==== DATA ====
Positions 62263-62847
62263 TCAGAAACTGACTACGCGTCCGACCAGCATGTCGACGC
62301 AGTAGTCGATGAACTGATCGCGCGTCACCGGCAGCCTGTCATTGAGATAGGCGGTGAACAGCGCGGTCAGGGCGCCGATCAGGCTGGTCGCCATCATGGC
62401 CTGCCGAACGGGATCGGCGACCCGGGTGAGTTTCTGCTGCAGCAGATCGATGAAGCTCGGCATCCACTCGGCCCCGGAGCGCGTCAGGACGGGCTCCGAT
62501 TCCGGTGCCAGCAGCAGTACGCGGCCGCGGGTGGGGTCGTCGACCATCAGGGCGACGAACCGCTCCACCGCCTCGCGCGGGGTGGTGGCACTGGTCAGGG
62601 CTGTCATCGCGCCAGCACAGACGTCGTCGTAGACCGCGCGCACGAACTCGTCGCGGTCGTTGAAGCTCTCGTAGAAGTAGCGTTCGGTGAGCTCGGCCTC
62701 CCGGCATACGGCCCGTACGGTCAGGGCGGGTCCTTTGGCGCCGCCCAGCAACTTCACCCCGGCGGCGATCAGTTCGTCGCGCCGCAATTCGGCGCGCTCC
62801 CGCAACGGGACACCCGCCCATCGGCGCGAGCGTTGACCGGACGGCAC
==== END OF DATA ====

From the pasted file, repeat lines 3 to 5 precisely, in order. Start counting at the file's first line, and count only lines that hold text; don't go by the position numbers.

62301 AGTAGTCGATGAACTGATCGCGCGTCACCGGCAGCCTGTCATTGAGATAGGCGGTGAACAGCGCGGTCAGGGCGCCGATCAGGCTGGTCGCCATCATGGC
62401 CTGCCGAACGGGATCGGCGACCCGGGTGAGTTTCTGCTGCAGCAGATCGATGAAGCTCGGCATCCACTCGGCCCCGGAGCGCGTCAGGACGGGCTCCGAT
62501 TCCGGTGCCAGCAGCAGTACGCGGCCGCGGGTGGGGTCGTCGACCATCAGGGCGACGAACCGCTCCACCGCCTCGCGCGGGGTGGTGGCACTGGTCAGGG